Northeastern physicist Albert-László Barabási has been awarded the Cozzarelli Prize by the National Academy of Sciences for authoring an original scientific paper that presents an outstanding discovery in the engineering and applied sciences category with important consequences for disease diagnosis and prevention.
The editorial board of the Proceedings of the National Academy of Sciences (PNAS) recognized “The implications of human metabolic network topology for disease co-morbidity” as one of the six most excellent and original works published in PNAS in 2008.
The paper provides insights into the human metabolic network by identifying the connections between diseases. By constructing a human disease association network, Barabási and his team found that the more connected a disease is to other diseases, the higher is its prevalence and associated mortality rate.
”Most diseases are the consequence of the breakdown of cellular processes, but the relationships among genetic and non-genetic defects, the molecular interaction networks underlying them, and the observable characteristics of these diseases remain poorly understood,” said Barabási, distinguished professor of physics and director of the Center for Complex Network Research at Northeastern. “Our findings have the potential to contribute to better understanding of diseases and we are honored by this prestigious recognition by the National Academy of Sciences.”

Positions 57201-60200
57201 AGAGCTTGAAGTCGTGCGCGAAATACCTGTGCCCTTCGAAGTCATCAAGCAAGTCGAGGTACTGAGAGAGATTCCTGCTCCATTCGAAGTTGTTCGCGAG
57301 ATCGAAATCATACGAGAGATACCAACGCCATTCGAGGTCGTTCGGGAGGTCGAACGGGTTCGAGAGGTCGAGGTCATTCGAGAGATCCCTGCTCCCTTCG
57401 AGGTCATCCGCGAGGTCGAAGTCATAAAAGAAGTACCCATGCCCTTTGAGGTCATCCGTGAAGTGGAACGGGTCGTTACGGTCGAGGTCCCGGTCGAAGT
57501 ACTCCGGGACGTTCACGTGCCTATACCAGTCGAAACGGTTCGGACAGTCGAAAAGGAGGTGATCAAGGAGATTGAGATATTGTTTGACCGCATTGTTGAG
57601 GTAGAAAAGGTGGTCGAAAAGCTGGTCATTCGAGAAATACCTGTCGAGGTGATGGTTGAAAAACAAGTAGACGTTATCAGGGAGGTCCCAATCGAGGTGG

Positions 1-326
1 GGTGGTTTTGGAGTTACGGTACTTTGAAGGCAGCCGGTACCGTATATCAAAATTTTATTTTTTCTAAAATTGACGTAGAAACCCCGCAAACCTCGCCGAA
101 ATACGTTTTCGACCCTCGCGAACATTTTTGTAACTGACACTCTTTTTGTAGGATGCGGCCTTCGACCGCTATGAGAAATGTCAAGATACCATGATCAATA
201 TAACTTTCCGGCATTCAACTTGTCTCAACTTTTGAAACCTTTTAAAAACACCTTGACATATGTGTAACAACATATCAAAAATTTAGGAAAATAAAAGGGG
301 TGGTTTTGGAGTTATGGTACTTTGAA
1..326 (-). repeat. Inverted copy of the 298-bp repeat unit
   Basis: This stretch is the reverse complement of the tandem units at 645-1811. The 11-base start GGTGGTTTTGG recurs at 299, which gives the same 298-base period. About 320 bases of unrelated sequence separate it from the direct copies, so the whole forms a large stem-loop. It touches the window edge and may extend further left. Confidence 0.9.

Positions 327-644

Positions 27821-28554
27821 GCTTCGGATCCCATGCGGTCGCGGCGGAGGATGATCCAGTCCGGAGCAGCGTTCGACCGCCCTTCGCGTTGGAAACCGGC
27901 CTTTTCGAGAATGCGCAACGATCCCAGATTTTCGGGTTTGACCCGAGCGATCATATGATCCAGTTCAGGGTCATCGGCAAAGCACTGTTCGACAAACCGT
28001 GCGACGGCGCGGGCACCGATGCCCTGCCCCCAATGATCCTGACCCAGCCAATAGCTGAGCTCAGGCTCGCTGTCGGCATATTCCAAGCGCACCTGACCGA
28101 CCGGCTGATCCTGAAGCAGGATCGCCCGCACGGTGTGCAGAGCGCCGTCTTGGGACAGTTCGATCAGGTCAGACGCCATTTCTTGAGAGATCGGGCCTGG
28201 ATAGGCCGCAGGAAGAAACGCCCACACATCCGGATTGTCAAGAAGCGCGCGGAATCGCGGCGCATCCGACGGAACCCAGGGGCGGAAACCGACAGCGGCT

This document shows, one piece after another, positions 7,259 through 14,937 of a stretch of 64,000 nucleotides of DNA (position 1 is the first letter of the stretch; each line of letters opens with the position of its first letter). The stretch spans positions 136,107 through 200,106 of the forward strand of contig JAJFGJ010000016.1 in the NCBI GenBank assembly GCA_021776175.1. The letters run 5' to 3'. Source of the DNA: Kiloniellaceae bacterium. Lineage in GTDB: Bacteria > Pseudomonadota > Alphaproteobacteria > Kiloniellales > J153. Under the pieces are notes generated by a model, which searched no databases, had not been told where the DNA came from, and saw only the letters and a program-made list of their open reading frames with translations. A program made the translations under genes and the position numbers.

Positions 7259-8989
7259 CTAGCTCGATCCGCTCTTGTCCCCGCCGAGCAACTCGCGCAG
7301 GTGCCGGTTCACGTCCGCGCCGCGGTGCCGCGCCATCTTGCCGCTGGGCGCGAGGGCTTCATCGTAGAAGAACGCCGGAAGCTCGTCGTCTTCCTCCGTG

The paper, coauthored by Deok-Sun Lee and Juyong Park of Northeastern, Nicholas Christakis of Harvard Medical School, as well as Zoltán Oltvai and Krin Kay of the University of Pittsburgh, also concluded that connected disease pairs display higher correlated reaction flux rate, corresponding enzyme-encoding gene co-expression, and higher co-morbidity than those that have no metabolic link between them.
The six papers receiving the Cozzarelli Prize were chosen from nearly 3,500 research articles published by PNAS in 2008 and represent the six broadly defined classes under which the National Academy of Sciences is organized.
The award was established in 2005 and renamed the Cozzarelli Prize in 2006 to honor late PNAS editor-in-chief Nicholas R. Cozzarelli who encouraged researchers to push the envelope of discovery. This year’s awards were presented at the PNAS editorial board meeting on April 26, in Washington, D.C.
PNAS is published by the National Academy of Sciences and is one of the world’s most-cited multidisciplinary scientific journals, covering the biological, physical and social sciences.